I left the High Desert for a while today. Wife and I took the kids to Disneyland and it was really great. The main point of this trip was to get my son on a scary roller coaster (California Screamin’). He’s 8 going on 30 and walks around acting like he’s the smartest, toughest kid around. That’s why I was astonished that he refused to go on it.
We spent time on kiddie rides, and even Space Mountain (which I coaxed him kicking and screaming to go on last trip) but he maintained a nervousness about that whiteroller coaster over at California Adventure.
I finally forced him to go on it, and now of course . . . it’s his favorite ride in the world!
My baby girl loved “A Bug’s Life” and “Snow White.” Because we have annual passes, we didn’t stay that long. It was WICKEDLY crowded. If you know what fast passes are, we checked the fastpass return time for “Space Mountain” at 11am and it was 7:30pm!!! All the ride lines were about an hour. This isn’t too bad, you talk in line, it’s cool in an old fashioned way. Plus people hear you talk and comment and you meet new friends who you never see again once they get on the ride away from you. All the rides were cool. My favorite was “Soarin’ Over California.” I love the part where you fly over the Orange Groves. You can almost smell the citrus as you soar like a hang-glider.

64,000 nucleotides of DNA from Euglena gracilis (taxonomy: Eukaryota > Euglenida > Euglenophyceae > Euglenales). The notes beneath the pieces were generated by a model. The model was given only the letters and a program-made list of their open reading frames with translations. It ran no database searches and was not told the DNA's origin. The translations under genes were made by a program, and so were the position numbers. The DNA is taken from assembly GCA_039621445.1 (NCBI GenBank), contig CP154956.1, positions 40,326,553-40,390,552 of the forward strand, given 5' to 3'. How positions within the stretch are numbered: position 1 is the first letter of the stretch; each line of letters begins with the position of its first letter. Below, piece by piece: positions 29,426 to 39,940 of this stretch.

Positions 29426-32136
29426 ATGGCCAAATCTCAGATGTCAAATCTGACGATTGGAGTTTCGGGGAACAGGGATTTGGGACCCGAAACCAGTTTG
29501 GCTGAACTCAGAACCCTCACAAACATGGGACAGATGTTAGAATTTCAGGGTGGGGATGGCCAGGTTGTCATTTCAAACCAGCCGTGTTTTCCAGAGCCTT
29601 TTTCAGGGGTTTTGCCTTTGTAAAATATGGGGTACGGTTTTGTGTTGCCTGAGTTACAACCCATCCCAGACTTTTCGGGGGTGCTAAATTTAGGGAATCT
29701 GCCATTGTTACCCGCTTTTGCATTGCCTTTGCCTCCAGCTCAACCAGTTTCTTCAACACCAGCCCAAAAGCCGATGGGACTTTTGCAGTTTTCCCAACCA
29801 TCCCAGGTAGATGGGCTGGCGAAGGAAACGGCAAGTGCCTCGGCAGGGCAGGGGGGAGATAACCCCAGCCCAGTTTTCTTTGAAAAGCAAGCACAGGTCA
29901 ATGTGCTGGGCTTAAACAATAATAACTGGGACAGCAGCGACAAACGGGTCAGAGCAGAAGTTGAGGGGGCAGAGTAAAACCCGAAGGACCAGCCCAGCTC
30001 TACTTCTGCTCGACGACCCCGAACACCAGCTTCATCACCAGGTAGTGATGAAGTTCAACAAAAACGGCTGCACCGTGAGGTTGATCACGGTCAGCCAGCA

The drive down the hill to Anaheim (about 1 1/2 hours from where we’re at), the familiar OC freeways, the park, and dinner at Joe’s Crab Shack made me realize how fortunateI am to have been brought up in Orange County. I miss it sometimes. The average house is probably worth about 750K to 1 mil. That tends to keep me in the High Desert. It all used to be an Orange Grove once upon a long time ago in a galaxy far far away.
Many years later, my family and I sure appreciate what one man’s dream (Walt Disney) did with a patch of those orange groves.